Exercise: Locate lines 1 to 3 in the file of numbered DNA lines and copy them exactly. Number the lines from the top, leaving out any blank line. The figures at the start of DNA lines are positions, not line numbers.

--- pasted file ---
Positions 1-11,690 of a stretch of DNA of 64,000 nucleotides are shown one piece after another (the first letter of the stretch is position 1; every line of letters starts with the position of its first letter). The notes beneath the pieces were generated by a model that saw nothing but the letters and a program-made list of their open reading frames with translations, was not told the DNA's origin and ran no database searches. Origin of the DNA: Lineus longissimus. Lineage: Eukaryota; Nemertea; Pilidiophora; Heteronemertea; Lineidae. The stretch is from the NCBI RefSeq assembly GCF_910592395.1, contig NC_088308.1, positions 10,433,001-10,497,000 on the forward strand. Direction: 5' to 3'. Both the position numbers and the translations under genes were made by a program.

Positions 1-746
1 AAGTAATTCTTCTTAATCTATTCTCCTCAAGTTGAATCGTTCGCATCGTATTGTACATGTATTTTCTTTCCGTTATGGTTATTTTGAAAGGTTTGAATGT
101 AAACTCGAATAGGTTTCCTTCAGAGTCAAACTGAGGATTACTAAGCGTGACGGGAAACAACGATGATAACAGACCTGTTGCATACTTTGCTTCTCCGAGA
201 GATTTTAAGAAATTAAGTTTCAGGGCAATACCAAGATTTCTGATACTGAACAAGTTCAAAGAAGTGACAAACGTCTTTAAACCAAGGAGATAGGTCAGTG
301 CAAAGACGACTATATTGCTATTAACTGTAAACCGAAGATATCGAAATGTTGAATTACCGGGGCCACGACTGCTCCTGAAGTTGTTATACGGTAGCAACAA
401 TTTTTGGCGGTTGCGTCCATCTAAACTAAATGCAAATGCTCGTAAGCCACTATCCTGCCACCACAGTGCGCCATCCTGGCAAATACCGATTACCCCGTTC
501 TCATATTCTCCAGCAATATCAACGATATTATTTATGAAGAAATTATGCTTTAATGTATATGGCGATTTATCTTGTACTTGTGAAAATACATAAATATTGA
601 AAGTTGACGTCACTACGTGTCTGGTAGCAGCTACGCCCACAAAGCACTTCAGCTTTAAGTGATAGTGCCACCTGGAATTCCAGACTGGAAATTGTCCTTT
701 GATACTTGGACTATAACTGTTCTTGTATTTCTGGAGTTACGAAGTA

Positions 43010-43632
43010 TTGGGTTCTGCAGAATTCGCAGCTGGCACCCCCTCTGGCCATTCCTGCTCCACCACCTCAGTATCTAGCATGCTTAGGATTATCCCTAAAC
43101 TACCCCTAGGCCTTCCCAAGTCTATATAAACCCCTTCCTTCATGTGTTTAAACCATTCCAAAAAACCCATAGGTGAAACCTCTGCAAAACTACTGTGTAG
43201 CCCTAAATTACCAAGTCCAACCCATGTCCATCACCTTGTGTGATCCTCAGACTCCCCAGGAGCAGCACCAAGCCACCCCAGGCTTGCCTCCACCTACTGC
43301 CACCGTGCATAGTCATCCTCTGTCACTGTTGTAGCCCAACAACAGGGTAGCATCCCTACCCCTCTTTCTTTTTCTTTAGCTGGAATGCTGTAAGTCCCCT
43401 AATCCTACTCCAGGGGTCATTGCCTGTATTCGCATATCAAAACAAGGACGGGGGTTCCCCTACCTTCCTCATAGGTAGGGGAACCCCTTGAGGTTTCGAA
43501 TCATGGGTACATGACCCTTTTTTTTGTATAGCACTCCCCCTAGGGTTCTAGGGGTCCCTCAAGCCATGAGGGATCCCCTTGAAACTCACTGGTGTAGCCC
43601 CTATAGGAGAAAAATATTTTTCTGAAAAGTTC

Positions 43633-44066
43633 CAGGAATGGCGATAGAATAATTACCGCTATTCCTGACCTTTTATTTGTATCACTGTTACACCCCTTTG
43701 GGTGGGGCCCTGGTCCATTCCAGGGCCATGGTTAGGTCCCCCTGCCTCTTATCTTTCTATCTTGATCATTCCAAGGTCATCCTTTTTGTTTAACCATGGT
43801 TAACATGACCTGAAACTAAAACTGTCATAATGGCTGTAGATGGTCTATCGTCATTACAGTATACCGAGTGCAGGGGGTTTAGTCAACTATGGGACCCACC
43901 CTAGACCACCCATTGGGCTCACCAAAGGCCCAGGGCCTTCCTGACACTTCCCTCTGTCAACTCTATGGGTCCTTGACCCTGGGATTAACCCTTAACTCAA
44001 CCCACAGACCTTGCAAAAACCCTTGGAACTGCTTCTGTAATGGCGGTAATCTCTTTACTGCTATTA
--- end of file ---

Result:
Positions 1-11,690 of a stretch of DNA of 64,000 nucleotides are shown one piece after another (the first letter of the stretch is position 1; every line of letters starts with the position of its first letter). The notes beneath the pieces were generated by a model that saw nothing but the letters and a program-made list of their open reading frames with translations, was not told the DNA's origin and ran no database searches. Origin of the DNA: Lineus longissimus. Lineage: Eukaryota; Nemertea; Pilidiophora; Heteronemertea; Lineidae. The stretch is from the NCBI RefSeq assembly GCF_910592395.1, contig NC_088308.1, positions 10,433,001-10,497,000 on the forward strand. Direction: 5' to 3'. Both the position numbers and the translations under genes were made by a program.

Positions 1-746
1 AAGTAATTCTTCTTAATCTATTCTCCTCAAGTTGAATCGTTCGCATCGTATTGTACATGTATTTTCTTTCCGTTATGGTTATTTTGAAAGGTTTGAATGT